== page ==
The Tower of Babel is a type of ziggurat, like the Babylonian temple-tower of Etemenaki.[ii] Ziggurats served many purposes, they were often located in the center of a city. They were among the most heavily fortified structures within the city walls. A large amount of a city’s wealth would be stored there, not only wealth in gold and silver; the treasury, but also including granaries for the storage of the wealth in foodstuffs that a city would have saved up to support itself in times of scarcity,[iii] or siege. Without such granaries there would be no cities. And so, the Tower of Babel myth, following as it does the story of the first farmer, and as a continuation of that theme, is a story about the building of the first granary, the first city (after the flood) and the advent of an agrarian society. It is a prime example of the model that Plato would illustrate a few centuries later.


When God confuses the tongues of men, this appears on the surface to be an act of divine judgment, as if they were being punished for their pride, even though the text does not state that this is being done as punishment, it is nevertheless a fairly common interpretation is; “The narrative…suggests that civilization, which seeks to bring order out of cultural, economic and political chaos, can become an end in itself thus amounting to rebellion against God, and resulting in self defeat.”[iv] The confusion of languages is an onerous development, whether or not it is the result of divine judgment, it amounts self-defeat.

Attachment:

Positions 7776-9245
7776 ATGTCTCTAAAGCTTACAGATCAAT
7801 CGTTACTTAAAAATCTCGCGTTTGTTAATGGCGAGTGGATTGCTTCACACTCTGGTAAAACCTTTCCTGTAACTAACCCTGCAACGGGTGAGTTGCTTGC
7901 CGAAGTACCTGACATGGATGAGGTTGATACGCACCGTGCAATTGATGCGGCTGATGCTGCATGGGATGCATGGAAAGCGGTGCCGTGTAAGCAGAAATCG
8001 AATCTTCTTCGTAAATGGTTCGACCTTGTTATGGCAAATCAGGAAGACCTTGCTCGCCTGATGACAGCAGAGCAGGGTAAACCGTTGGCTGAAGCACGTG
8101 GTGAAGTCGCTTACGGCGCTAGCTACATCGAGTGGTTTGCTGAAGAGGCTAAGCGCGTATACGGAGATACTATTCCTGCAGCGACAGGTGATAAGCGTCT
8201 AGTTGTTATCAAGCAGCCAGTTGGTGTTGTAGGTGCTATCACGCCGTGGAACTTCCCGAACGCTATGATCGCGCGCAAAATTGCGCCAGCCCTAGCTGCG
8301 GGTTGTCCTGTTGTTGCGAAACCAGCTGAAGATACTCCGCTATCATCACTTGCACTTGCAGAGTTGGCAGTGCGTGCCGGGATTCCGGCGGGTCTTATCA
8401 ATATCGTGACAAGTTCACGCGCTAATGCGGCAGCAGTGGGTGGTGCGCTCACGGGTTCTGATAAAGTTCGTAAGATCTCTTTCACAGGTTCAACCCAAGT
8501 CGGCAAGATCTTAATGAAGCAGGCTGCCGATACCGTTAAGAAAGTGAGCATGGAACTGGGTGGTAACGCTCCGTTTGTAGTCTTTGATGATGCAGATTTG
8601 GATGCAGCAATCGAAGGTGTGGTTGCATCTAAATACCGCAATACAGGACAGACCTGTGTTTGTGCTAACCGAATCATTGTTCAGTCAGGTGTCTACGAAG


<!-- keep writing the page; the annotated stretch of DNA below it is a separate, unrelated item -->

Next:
The biblical narrative tells us that the builders of this mythological temple, the first of its kind, and the first city, sought to derive unity from the process, but ended up confused and at odds with each other. I contend that trope is not meant to depict when human language suddenly became confused, but that this is a reference to the changes in the social order which manifested themselves out of the process of building the mythological city. This myth recalls the transition in human culture from one that was basically egalitarian and nomadic, into one that was hierarchical, and governed by class; one in which the institution of slavery became a present reality. Plato synthesized this history in The Republic, his dialog On Justice; the building of the city necessitates the building of a social order. Workers become fixed into hereditary occupations, ranging from slave to king, with priests, warriors, merchants, and craftsmen occupying all of the stations in between. It was agrarianism and the securitization of grain which made this possible.